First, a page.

- Glue down flooring- while it may seem logical to simply glue down the hardwood to the sub-floor, you may want to avoid this as it becomes problematic when you want to pull it out and replace it. Alternately, you can glue the pieces of hardwood to each other or install it on the sub-floor using tongues and grooves
- Nail down flooring- for this, make sure that you carefully read the instructions that come with and even call in the help of professionals if you need to because fixing it improperly can cause permanent, irreversible damage
5 Reasons to Choose Pre-Finished Versus On-Site Finishing
Here’s 5 advantages of pre-finished white oak flooring:
- Prefinished boards expand or shrink individually, leaving the floor smooth. Site finished floors can stick together with the overlapping finish. This is called “side-bonding” and can create unsightly gaps as the floor naturally moves with the changes in temperature and humidity.
- You don’t have to move your family out of the house while the floor is drying.
- You don’t have dust from sanding and there are no odors or hazardous fumes from stains and sealers.
- Less installation time.
- You’re ready to walk on prefinished floors the moment the last board is down. No drying or curing time needed.
Do’s and Don’ts of Flooring
So many flooring choices, so little time to research which looks good, feels good, and lasts.
No worries. We’ve sorted it out for you with a handy do’s and don’ts list.
your home’s layout. Got an open floor plan? Using the same flooring throughout
the space will create a clean, continuous appearance.
DON’T: Forget about your home’s architectural integrity. By all means, make your home a reflection of your personal style. (Get inspired by these super-cool floor ideas.) Just keep in mind that staying true to your home’s innate style will pay off when it’s time to sell.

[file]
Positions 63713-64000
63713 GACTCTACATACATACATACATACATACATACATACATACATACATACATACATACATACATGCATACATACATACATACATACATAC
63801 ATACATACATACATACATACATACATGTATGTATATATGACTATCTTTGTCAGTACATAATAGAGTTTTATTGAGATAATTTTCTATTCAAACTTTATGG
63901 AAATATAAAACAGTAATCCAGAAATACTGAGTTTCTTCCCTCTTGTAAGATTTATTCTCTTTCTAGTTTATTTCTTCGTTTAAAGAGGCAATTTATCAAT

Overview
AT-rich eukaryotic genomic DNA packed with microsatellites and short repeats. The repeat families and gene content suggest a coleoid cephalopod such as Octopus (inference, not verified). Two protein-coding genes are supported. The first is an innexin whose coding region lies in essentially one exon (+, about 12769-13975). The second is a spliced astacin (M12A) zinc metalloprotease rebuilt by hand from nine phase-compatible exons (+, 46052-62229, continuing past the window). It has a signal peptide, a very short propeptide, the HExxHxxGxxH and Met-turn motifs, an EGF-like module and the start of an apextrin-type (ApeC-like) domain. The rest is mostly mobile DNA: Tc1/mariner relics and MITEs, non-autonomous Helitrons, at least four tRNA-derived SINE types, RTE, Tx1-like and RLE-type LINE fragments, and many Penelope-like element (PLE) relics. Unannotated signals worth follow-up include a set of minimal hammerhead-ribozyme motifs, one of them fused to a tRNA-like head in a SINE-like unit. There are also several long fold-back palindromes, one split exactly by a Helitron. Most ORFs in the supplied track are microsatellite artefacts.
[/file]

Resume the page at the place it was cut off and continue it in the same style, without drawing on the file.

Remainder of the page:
Tip: Hardwood floors are the goof-proof option.
- Hardwood is a win-win when it comes to architectural style. It’s equally at home in both classic and contemporary abodes. You and your eventual buyers will never regret the choice.
- It’s practical and beautiful; hardwood is strong enough for kitchen duty, but adds a homey and classic touch.
DO: Keep your local
climate in mind. Damp and humid weather can shorten a floor’s lifespan. For
instance, hardwood can warp.
DON’T: Underestimate wear and tear depending on where you’re planning to install new flooring. Drop a glass jar on ceramic tile and it’ll chip; heavy foot traffic will beat up pretty plush carpeting.
Tip: Properly sealed, concrete floors are a tough and good-looking choice.
- Concrete resists water, stains, smells, and scratches. It also won’t harbor mold or mildew.
- It can take a pounding, so no worries there about daily wear and tear.
- It packs an energy-saving benefit since concrete floors can retain your home’s heating and cooling.
- The icing on the cake? It can be painted to look like wood or tile.
Comfort And Air Quality
DO: Consider comfortable flooring materials, especially in